An estimated 64% of weddings were cancelled or postponed last year due to coronavirus. But fortunately, we could see a big increase in weddings taking place this year, after lockdown restrictions are lifted. As you’ll already know, getting married comes with a fair amount of admin. For example, you might need to apply for a replacement passport and driving licence in your new name (if applicable), arrange to change the account-holder details on household bills, mortgage or credit/debit cards, or even move house. Added to that, did you know that marriage revokes (cancels) your Will, so arranging to make a new one after the wedding is another job to be added to your seemingly never-ending to-do list? So, is there any way you can cut down on the paperwork?
The answer may lie in making a Will in Expectation of Marriage. Making a will in expectation of marriage means a clause is included in your Will specifying that you intend to marry and that your Will is not to be revoked by your marriage. Properly worded, such a clause means that your marriage won’t invalidate your Will, so you can deal with this well in advance of the wedding and cross it off the “after-wedding” to-do list.
Are civil partnerships and same-sex marriages included in a Will in Expectation of Marriage?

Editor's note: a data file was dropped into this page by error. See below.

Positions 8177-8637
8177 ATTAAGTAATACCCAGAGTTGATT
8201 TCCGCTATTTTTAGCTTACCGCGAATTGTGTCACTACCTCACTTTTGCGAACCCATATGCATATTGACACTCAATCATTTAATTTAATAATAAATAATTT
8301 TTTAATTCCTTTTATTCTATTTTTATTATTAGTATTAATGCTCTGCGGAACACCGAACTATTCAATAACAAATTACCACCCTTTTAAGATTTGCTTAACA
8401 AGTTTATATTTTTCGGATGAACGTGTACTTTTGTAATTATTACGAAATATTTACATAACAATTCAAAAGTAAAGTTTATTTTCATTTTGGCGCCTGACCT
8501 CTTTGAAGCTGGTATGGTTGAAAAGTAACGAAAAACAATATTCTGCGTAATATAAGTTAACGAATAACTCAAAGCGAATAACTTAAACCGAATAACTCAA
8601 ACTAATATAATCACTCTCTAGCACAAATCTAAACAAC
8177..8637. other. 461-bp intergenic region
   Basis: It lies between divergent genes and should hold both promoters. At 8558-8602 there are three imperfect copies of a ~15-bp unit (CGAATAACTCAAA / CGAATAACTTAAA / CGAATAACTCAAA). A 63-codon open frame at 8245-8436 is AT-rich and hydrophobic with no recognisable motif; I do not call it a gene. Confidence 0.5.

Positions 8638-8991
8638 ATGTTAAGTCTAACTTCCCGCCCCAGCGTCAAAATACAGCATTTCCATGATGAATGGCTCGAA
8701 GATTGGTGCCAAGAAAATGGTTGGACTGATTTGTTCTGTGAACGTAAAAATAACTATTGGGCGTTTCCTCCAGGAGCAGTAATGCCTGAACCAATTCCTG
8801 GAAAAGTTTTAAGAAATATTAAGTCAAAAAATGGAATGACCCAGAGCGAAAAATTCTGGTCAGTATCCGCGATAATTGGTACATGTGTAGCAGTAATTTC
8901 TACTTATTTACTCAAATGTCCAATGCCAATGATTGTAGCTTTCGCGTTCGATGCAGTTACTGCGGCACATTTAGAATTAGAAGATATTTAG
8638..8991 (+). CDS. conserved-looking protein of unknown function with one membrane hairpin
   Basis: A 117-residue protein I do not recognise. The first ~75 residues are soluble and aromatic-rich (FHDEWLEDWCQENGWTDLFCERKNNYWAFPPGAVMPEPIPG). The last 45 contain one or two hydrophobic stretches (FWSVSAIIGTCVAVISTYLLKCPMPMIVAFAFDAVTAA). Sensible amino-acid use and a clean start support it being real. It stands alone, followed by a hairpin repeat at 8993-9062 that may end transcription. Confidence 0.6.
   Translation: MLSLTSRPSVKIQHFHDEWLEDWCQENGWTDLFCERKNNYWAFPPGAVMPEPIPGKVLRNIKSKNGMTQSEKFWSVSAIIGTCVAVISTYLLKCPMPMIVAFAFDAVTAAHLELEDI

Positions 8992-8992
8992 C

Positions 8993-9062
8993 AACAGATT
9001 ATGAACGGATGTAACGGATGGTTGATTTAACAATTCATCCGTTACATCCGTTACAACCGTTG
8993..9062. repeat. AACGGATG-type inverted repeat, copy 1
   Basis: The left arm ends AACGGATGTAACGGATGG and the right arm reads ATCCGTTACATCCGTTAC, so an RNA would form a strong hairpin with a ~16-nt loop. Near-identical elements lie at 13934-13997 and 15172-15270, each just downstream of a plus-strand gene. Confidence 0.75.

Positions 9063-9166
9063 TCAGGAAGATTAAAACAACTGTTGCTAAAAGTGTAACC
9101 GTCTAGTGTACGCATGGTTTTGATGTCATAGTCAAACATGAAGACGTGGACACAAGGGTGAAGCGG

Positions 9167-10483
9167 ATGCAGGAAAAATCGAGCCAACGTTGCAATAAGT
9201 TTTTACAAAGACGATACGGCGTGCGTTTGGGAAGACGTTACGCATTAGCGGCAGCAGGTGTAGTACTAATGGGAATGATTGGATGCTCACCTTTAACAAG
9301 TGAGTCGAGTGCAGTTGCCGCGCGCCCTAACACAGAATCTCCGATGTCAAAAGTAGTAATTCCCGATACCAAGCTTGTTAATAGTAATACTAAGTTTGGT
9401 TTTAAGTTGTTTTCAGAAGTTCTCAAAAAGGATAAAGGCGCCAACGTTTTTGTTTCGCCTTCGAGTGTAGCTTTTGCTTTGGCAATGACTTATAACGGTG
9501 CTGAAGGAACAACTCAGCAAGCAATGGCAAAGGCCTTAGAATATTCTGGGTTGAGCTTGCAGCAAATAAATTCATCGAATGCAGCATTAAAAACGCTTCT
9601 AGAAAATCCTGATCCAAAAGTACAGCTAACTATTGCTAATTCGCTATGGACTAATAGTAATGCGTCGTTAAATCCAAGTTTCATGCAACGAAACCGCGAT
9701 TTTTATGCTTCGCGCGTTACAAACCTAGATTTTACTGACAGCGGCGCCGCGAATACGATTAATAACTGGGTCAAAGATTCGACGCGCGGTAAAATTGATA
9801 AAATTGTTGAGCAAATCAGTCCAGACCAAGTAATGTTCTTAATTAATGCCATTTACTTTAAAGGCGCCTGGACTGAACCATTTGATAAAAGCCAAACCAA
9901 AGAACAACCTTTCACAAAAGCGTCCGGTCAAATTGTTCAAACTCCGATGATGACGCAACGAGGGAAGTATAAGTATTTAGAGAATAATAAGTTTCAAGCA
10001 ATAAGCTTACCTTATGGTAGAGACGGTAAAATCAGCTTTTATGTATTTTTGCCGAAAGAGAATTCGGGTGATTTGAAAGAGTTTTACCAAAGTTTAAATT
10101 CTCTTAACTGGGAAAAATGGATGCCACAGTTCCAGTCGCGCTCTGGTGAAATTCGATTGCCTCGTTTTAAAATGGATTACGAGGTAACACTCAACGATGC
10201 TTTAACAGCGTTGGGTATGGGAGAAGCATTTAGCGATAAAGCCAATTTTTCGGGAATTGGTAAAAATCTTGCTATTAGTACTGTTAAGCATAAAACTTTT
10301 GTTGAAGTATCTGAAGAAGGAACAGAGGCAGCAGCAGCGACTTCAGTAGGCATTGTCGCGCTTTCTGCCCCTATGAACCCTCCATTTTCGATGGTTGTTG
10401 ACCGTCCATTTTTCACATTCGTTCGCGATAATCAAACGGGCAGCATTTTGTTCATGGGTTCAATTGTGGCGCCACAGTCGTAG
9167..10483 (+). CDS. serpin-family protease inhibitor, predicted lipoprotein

Civil partnerships have been included in Section 18 of the Wills Act 1837 since 2005. Same-sex marriages are also included in the legislation since their inception in 2013. So yes, your civil partnership or same-sex marriage is absolutely eligible for a Will in Expectation of Marriage.
When is a Will in Expectation of Marriage helpful?
A Will in Expectation of Marriage can be reassuring for people with terminal illnesses, as your wishes will take effect even if the worst should happen very soon after the marriage, before you have been able to make a new Will. It can be especially useful if you have children from a previous relationship and want to ensure they are provided for – did you know that your children potentially have no rights to your estate once you have remarried, unless you make a new Will after your marriage or a Will in Expectation of Marriage beforehand? This is because, without a valid Will in place, the intestacy rules apply and these rules rigidly set out who is entitled to your estate.
It’s all too easy to put off or forget to make a new Will after the excitement of a wedding, but making a Will in Expectation of Marriage is a great way to ensure you already have a valid Will in place beforehand.
Are there any restrictions for a Will in Expectation of Marriage?
There are no restrictions as such when making a Will in Expectation of Marriage. However, there are a couple of things you’ll need to follow:
- The person you intend to marry must be named. It’s not possible to make a Will merely referring to potential future spouses.
- The marriage or civil partnership ceremony must happen within a reasonable time period.
Planning to get married or form a Civil Partnership this year? Get in touch with us to discuss your Will in Expectation of Marriage: